Singapore has scheduled the hangings of two more death row prisoners convicted of drug offences on Aug 2, bringing the number of known execution notices issued so far this year to 12.
Anti-death penalty activist Kirsten Han said one of the prisoners was a Singaporean in his 40s while the other was a Malaysian in his 30s.
Both of them were plaintiffs in a suit accusing the Singapore government of racial bias in their prosecutions in capital punishment cases.
Singapore has so far hanged two of the 17 plaintiffs, whose suit was thrown out last year.
On July 22, 64-year-old Nazeri Lajim was executed despite a last-minute bid for more time to say good-bye to his family members.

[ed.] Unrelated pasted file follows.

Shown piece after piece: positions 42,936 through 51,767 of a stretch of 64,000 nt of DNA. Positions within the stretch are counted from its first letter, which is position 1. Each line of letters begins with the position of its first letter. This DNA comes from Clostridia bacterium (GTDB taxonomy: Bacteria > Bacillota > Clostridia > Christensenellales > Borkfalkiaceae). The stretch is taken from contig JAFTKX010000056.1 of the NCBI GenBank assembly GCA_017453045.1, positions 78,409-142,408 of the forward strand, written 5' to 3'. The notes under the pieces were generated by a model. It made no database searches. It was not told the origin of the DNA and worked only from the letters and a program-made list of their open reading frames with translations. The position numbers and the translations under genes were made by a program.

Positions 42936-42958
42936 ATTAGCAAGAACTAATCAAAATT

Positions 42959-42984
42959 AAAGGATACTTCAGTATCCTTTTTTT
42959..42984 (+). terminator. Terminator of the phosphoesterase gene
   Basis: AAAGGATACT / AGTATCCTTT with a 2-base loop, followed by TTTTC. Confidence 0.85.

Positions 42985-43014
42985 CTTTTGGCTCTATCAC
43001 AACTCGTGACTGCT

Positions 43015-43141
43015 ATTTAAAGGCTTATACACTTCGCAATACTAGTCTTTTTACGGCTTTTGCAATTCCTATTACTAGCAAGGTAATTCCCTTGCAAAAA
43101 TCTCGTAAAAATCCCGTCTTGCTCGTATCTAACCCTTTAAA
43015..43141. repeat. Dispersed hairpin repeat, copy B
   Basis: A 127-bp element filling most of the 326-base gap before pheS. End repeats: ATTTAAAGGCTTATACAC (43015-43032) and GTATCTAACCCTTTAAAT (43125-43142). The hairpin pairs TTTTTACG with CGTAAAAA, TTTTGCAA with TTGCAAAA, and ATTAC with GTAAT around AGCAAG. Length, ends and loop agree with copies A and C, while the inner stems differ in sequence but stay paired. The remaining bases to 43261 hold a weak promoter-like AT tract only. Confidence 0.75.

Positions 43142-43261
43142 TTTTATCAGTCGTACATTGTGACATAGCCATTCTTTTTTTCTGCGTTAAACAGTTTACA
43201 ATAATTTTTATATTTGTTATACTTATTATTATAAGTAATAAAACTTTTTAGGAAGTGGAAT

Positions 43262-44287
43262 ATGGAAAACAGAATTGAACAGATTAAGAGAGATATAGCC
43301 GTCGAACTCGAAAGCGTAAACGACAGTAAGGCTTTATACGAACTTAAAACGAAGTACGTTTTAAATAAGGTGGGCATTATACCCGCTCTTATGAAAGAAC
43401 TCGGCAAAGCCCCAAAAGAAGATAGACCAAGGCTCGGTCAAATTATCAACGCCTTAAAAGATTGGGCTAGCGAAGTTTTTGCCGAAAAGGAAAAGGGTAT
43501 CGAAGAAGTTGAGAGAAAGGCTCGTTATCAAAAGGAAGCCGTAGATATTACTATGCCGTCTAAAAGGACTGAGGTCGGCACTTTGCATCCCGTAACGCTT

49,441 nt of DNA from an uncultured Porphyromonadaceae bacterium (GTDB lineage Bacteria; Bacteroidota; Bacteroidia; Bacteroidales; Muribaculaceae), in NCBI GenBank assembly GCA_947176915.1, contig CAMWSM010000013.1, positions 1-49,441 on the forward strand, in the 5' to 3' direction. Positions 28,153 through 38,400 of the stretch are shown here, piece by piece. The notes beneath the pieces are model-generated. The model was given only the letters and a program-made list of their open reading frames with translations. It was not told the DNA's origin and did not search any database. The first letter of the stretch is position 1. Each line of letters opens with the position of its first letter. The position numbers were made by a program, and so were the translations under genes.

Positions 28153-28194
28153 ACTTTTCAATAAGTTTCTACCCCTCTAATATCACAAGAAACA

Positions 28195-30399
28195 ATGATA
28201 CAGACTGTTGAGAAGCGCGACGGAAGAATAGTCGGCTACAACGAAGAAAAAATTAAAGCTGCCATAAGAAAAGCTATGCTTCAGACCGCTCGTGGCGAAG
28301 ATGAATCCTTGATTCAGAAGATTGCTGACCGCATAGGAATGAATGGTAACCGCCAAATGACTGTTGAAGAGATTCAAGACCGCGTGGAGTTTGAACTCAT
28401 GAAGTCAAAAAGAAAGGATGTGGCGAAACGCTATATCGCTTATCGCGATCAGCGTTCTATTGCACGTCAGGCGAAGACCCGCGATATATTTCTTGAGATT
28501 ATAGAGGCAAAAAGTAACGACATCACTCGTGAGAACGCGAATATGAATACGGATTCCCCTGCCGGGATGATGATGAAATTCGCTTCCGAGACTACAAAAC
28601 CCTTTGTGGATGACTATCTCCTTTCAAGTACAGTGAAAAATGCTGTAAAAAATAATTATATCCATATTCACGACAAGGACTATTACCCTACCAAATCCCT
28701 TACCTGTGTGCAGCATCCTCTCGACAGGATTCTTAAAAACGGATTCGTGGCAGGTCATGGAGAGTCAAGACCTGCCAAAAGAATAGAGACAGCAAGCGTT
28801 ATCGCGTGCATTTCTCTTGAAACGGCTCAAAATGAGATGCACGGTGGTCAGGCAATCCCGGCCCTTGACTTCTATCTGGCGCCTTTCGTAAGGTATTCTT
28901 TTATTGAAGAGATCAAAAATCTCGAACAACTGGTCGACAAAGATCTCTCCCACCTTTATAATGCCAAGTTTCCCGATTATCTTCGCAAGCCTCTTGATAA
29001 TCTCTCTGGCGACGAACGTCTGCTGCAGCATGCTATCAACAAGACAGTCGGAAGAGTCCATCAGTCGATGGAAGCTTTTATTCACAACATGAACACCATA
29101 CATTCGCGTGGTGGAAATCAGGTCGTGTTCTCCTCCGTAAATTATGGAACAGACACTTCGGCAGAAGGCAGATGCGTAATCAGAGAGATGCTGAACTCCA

He was sentenced to death in 2017, five years after he was arrested with two bundles containing heroin which he said were for his own use.
Yesterday, meanwhile, another man was executed, bringing the total number of hangings this year to six.
The man, an ethnic Malay Singaporean aged 49, was arrested in 2015 for trafficking in cannabis.
Singapore has been under increasing scrutiny over its continued use of the death penalty, which it says has been effective in controlling the drug menace in the republic.
But an increasing number of Singaporeans appear to be against this view, with protests even held to call for the abolition of the death penalty.
Critics have also pointed out that almost all of those executed under Singapore's drug laws have been low-level mules from poor families while the drug lords who employ them remain free.